I clearly love the original Star Trek II: Wrath of Kahn, so most people won’t feel the way I do. Again it’s a fine summer movie; but if you want the real deal, go watch Star Trek II: The Wrath of Kahn. There is a reason it’s considered a classic.

  • Justin 7:35 pm on May 13, 2013 Permalink | Reply
    Tags: , Khan, , , ,   

    A Groomsmen’s Prediction on Star Trek Into Darkness 

    With its big opening on Wednesday, and its continued rumor and hype on whom its villain is, and the positive reviews pouring in.., I thought I’d take a shot at who Star Trek Into Darknesses’ villian is, and what may ensue.
    We are big here at reviews and box office predictions but not sure if we’ve ever done a box office story prediction, so here goes, keeping in mind all I’ve seen are the previews…


    Prediction 1: I think the villain, John Harrison (Benedict Cumberbatch) is playing our infamous friend, Khan, the genetically enhanced superhuman who along time ago tried to take over the world. He was Kirk’s true nemesis back in the original Star Trek series and the best Star Trek movie: Star Trek II: The Wrath of Khan….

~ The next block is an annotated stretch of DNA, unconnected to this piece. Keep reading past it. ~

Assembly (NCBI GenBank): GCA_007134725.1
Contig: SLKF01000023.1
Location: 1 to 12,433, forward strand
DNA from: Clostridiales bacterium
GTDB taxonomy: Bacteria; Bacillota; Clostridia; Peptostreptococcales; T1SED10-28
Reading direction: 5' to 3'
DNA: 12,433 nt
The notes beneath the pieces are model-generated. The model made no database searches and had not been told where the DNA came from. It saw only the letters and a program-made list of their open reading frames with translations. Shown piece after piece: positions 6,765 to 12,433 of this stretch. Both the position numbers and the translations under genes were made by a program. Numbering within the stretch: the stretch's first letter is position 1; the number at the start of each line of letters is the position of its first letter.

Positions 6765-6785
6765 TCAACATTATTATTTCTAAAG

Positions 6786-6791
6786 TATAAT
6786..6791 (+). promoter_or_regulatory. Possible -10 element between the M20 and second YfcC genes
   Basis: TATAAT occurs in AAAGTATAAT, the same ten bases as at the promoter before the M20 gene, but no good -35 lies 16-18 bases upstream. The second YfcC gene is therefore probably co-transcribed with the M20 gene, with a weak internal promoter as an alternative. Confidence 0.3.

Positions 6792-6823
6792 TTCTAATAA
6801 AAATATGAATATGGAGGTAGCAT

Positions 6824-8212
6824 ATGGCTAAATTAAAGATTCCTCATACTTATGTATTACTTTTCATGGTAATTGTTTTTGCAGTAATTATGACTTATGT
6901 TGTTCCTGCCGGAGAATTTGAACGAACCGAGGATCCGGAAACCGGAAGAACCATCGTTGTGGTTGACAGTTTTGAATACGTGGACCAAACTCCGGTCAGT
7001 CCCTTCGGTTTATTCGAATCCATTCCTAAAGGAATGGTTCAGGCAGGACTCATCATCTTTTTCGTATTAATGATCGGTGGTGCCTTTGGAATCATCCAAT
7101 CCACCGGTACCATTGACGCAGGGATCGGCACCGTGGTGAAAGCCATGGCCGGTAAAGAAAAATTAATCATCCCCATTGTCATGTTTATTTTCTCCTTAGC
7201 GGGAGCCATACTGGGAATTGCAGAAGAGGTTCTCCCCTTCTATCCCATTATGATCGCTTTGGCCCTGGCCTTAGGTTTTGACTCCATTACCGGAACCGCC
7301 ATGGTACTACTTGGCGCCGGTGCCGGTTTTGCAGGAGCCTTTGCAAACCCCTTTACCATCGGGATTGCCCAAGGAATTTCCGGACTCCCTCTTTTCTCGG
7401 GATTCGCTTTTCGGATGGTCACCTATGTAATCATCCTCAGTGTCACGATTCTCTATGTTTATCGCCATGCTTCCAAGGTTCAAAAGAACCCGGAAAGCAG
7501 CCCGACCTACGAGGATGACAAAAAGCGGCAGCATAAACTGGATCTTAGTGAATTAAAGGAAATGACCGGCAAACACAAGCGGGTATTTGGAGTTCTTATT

Preview Evidence: He is “better at everything” and Carol Marcus (Alice Eve) is Kirk’s “love interest,” just like in the original series/The Wrath of Kahn


    Prediction 2: Okay this is where I’m jumping here.., but, I think Kirk dies. If it is Kahn, then there must be some grand escape sequence where one must die just like in the Wrath of Khan, where Spock dies. But, assuming its Khan, then Spock can’t die cause it can’t be done exactly like before , just similarly as this universe goes…so to make it impactful, it has to be Kirk. Now how Kirk lives for the next movie, I have no theory but I really don’t think that matters.